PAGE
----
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2021 Spring


Steve Kashkett
For information about registration please contact our admissions.

This course will explore the role of the United States as a global superpower with particular emphasis on the changes that have occurred since the election of President Donald Trump. Although there have always been policy shifts when the U.S. presidency has switched between Democratic and Republican administrations, many of the basic themes of U.S. foreign policy had previously remained largely constant throughout the post-World War II period… until the 2016 election. Using mostly contemporary readings from newspapers, journals, and think-tank publications, students will analyze the current evolution in U.S. positions on key issues such as trade, nuclear weapons, counterterrorism, immigration, human rights, and global climate change. We will also focus on radical shifts in the Trump administration’s approach to certain regions of the world, notably Europe, the Middle East, and Asia.

Considering that the Biden administration will have taken office just before the start of this semester and will be defining its foreign policy in real time as we go through the course, we will examine the changes that will be likely under this new Democratic administration in coming years.

Grades will be based on three things:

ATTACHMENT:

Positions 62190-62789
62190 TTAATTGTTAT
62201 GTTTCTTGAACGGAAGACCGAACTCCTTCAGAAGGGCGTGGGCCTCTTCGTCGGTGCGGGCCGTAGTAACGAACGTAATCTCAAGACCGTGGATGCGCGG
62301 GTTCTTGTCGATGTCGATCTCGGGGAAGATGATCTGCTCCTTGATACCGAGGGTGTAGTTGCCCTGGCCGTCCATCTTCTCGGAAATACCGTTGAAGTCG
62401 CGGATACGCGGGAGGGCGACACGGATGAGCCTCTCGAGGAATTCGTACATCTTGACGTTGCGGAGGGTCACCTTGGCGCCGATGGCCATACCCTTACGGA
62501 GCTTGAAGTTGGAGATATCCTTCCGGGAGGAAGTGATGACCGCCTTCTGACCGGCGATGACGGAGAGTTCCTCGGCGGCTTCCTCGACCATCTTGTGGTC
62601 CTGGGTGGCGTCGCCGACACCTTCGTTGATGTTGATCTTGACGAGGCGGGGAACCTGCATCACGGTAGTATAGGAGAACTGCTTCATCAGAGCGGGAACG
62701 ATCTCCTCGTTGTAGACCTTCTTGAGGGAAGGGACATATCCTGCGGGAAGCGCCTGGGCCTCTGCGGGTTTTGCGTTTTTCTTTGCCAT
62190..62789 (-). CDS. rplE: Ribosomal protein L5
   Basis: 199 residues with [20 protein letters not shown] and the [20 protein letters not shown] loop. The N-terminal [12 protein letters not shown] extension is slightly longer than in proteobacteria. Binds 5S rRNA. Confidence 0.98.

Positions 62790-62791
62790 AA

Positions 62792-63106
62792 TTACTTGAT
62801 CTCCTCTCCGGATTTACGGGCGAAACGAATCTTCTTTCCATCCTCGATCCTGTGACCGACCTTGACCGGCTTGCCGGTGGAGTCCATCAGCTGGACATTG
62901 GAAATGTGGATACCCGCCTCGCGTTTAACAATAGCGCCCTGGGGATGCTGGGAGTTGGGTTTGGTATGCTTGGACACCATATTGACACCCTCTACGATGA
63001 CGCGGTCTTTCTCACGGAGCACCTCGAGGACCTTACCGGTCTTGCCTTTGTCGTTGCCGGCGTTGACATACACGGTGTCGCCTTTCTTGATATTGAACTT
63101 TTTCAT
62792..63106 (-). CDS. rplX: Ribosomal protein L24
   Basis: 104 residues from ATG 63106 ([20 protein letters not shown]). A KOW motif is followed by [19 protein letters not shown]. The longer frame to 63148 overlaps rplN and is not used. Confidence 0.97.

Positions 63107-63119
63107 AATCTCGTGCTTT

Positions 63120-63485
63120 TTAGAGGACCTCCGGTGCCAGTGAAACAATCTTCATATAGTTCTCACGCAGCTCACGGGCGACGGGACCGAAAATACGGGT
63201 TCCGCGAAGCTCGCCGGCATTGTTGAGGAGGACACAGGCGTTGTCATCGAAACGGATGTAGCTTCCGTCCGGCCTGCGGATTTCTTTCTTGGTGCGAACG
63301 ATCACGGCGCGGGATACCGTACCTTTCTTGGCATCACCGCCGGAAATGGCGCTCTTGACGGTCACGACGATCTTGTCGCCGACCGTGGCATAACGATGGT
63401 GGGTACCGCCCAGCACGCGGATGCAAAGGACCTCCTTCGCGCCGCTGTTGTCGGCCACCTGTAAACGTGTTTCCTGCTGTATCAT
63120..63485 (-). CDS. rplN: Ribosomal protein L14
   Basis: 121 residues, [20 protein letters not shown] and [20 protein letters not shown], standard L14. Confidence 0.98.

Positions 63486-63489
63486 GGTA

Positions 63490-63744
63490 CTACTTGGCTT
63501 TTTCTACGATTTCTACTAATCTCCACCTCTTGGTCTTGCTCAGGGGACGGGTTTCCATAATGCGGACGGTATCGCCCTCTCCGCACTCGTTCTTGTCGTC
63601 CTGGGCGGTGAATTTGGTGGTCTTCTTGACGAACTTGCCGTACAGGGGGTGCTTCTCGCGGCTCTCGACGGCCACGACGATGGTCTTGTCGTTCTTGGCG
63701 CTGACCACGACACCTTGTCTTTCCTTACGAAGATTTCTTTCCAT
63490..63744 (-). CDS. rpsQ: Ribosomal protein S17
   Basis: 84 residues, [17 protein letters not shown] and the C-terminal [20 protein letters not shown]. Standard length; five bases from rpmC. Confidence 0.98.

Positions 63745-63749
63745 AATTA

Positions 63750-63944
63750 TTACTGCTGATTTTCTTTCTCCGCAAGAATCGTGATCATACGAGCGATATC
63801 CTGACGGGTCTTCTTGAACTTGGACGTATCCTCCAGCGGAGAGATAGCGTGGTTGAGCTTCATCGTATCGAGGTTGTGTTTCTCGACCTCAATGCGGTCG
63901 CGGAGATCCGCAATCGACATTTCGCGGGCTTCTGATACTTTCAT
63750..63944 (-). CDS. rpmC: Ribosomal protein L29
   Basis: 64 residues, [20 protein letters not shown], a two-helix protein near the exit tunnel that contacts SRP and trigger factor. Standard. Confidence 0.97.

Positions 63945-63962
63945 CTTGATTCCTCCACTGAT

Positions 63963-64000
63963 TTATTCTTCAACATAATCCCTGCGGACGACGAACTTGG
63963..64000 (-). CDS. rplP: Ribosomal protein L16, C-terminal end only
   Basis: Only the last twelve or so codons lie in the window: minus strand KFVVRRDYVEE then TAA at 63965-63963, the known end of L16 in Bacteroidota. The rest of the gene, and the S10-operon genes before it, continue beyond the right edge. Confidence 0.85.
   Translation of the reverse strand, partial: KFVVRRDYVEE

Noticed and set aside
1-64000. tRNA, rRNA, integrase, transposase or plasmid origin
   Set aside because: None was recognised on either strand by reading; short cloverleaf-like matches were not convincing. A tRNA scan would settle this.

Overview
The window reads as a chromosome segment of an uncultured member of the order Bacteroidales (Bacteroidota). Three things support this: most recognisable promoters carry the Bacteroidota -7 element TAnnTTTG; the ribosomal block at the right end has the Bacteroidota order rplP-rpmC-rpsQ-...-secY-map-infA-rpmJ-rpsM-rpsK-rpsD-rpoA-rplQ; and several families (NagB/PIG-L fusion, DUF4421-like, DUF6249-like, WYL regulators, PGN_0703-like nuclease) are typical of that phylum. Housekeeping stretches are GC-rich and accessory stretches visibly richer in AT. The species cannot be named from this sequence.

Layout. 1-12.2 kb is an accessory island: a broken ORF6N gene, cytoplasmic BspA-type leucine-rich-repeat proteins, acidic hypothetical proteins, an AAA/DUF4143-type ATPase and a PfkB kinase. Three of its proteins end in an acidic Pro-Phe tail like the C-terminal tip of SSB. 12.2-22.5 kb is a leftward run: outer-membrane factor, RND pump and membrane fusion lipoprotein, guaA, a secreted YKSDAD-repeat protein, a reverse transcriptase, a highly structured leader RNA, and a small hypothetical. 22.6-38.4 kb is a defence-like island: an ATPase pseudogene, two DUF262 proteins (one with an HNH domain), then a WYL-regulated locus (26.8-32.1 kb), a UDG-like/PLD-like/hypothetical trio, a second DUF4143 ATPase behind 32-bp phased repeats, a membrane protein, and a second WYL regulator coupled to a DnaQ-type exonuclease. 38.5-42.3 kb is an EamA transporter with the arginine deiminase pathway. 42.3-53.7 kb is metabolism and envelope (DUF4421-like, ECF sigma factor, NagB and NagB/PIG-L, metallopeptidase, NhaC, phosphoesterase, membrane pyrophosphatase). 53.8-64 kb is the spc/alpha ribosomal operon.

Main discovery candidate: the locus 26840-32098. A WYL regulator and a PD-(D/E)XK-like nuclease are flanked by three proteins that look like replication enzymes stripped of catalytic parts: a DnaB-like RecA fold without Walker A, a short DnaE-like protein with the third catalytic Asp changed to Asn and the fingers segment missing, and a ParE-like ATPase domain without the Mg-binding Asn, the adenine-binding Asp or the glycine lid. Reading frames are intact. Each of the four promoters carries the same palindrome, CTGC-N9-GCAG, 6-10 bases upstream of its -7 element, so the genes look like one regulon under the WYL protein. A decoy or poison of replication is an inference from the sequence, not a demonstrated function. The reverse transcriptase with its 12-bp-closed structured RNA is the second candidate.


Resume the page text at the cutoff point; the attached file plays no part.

1. A final exam that will include questions on each subject area of U.S. foreign policy.
2. A short analytical paper OR a 10-minute oral presentation that each student will prepare and present to the class on a specific U.S. foreign policy issue.
3. Attendance and active participation in class discussions.

Please see individual weekly lesson summaries for more detail.  The readings for each lesson will be uploaded into the "section" attached to each lesson.

Here is the course outline:

1. Introduction and overview

Feb 5

Review of course syllabus. Discussion of the basic themes of traditional U.S. foreign policy – security, containment of Russia, counterterrorism, support for Middle East peace process, human rights, democracy, promotion of free trade, environment, respect for rule of law. Reflections on U.S. relationship with the world during previous administrations. What are the core assumptions underlying the Trump “America First” approach to the world?

2. U.S. foreign policy towards Europe

Feb 12

Discussion of changes in the U.S. administration’s approach to Europe, including questions regarding commitment to NATO, attitude towards Russia and Ukraine, trade with EU, Brexit, central European energy issues. Impact of U.S. import tariffs and interpersonal tensions between U.S. president and European leaders.

3. U.S. foreign policy towards the Middle East

Feb 19

Discussion of changes in the U.S. administration’s handling of the Israeli-Palestinian peace process, Syrian civil war, Saudi Arabia, Iran. Particular focus on the impact of U.S. withdrawal from the Iran nuclear accord and assassination of Iranian general, as well as U.S. recognition of Jerusalem as Israel’s capital and endorsement of Israeli sovereignty over most Palestinian territory.